By Joseph Yamulla || Sports Editor
There’s drama stirring over Major League Baseball and the first Spring Training game has yet to even begin. And, of course, it’s the New York Yankees causing the controversy. For years, the Yankees have been the goliath of baseball, either lifting spirits or breaking hearts for decades. Their new and unconventional decision to prevent any fan from purchasing their home game tickets on StubHub has sparked controversy even among their most devoted followers.
StubHub is a website where fans sell tickets for usually more than they purchased them through the professional organization. StubHub is where most fans buy single game tickets: it’s convenient and easy and allows for last minute decision to go see a ballgame. Now, in order to step foot into Yankee Stadium, a fan needs an actual ticket via the New York Yankees, not a printable pass from open market sites.
It’s pretty clear why the Yankees no longer want fans purchasing their tickets from this outside source. Many buy season tickets for a solid deal from the Yankees, then sell them for a profit on StubHub. Adding up individual game ticket prices for 81 games will always be more expensive than season tickets, which is why it makes sense to buy season-long seats. Thus, because the Yankees feel they could sell more single-game tickets without fans using this strategy, they set themselves up to make more money. Of course, the first team in baseball to try this is the Yankees. The Yankees are, and have always been, the big spenders of the MLB. The Steinbrenner era has the organization synonymous with the clean cut Wall-Street boys of sports. The mentality in the Yankees’ front office is one of hubris and based on a belief that their decisions will always benefit them. They’re the New York Yankees:they’re invincible and untouchable! However, this is far from true. This trend will not spread to other organizations and will most likely hurt the Yanks’ attendance this season. Just because they’re the Yankees does not mean they can do whatever they want and expect their fanbase to support them.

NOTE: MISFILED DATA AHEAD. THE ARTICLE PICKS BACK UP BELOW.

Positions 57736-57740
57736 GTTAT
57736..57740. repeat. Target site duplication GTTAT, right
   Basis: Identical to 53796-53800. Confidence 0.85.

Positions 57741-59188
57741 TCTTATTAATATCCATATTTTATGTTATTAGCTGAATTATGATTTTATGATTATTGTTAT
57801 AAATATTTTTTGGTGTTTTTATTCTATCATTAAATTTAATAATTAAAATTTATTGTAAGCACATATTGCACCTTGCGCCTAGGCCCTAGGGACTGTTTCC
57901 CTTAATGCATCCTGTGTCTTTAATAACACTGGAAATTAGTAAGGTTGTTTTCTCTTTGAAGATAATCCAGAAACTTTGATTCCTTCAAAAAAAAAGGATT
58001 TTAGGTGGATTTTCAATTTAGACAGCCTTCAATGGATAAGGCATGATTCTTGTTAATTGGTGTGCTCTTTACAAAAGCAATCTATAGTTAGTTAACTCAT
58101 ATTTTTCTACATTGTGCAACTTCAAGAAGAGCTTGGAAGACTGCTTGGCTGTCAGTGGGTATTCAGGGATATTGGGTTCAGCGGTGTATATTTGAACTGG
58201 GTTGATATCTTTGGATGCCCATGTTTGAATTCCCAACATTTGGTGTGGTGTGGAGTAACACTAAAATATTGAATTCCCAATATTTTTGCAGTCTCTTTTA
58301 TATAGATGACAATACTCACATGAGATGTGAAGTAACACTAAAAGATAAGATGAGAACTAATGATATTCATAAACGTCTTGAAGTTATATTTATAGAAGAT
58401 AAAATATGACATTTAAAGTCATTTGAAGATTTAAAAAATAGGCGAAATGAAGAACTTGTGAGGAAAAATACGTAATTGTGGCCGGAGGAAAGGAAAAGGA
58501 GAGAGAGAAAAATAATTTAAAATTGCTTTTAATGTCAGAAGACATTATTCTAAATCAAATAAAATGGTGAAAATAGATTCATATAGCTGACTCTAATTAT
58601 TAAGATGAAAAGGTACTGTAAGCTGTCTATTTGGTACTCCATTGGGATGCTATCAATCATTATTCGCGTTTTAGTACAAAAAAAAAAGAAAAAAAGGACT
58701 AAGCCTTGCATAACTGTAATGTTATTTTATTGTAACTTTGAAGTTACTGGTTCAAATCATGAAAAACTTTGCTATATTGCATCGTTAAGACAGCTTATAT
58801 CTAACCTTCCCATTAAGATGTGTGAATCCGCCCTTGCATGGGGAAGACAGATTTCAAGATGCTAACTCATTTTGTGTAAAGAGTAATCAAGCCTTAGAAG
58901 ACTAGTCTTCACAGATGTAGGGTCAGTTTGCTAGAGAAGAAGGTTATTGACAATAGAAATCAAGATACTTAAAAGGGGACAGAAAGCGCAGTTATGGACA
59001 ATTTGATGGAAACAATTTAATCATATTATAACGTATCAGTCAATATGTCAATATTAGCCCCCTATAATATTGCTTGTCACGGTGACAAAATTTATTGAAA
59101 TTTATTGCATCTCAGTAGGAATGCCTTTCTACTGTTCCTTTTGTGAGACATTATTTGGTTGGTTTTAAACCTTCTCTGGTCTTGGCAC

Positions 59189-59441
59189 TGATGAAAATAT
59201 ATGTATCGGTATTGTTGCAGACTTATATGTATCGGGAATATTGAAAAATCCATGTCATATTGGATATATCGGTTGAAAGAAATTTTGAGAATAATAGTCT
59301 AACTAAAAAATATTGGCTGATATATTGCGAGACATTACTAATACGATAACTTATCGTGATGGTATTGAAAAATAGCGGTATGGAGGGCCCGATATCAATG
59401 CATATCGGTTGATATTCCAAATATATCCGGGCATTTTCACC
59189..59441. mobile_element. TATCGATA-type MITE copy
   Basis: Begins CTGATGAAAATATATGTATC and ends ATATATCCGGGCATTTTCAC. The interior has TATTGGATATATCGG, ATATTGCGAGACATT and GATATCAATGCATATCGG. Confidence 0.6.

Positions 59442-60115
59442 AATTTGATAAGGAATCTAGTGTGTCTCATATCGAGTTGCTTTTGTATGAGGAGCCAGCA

The Major League Baseball Season is long and grueling. There are 162 total games and 81 home games per season. It is just about impossible for even the most devoted fan with season tickets to go to every single one of the the 81 games in the Bronx. So, it makes sense that fans would have the ability to sell some of their tickets so they don’t lose several hundred dollars on seats at games they cannot attend. The Yankees don’t just have a fan base, they have a nation-wide spread of followers. However, no fan wants to make an 81 game investment knowing that if he or she can’t make the game, it’s going to be almost impossible to sell their seats. I myself am a partial season ticket holder for the Philadelphia 76ers of the NBA, and have had numerous occasions where my schedule prohibited from attending certain games. Fortunately, I have been able to sell my tickets through StubHub.
The Yankees have been battling StubHub for years now. It is clear they think their brand name is bigger than the open market. In spite of this, their decision has already stirred up extreme controversy across baseball fans nation-wide. Opening Day is about a month away, and it will be interesting to see if this decision lasts, or if lower attendance at Yankee Stadium forces the Steinbrenner’s to give in and rejoin StubHub.
Sophomore Joe Yamulla is the Sports Editor. His email is firstname.lastname@example.org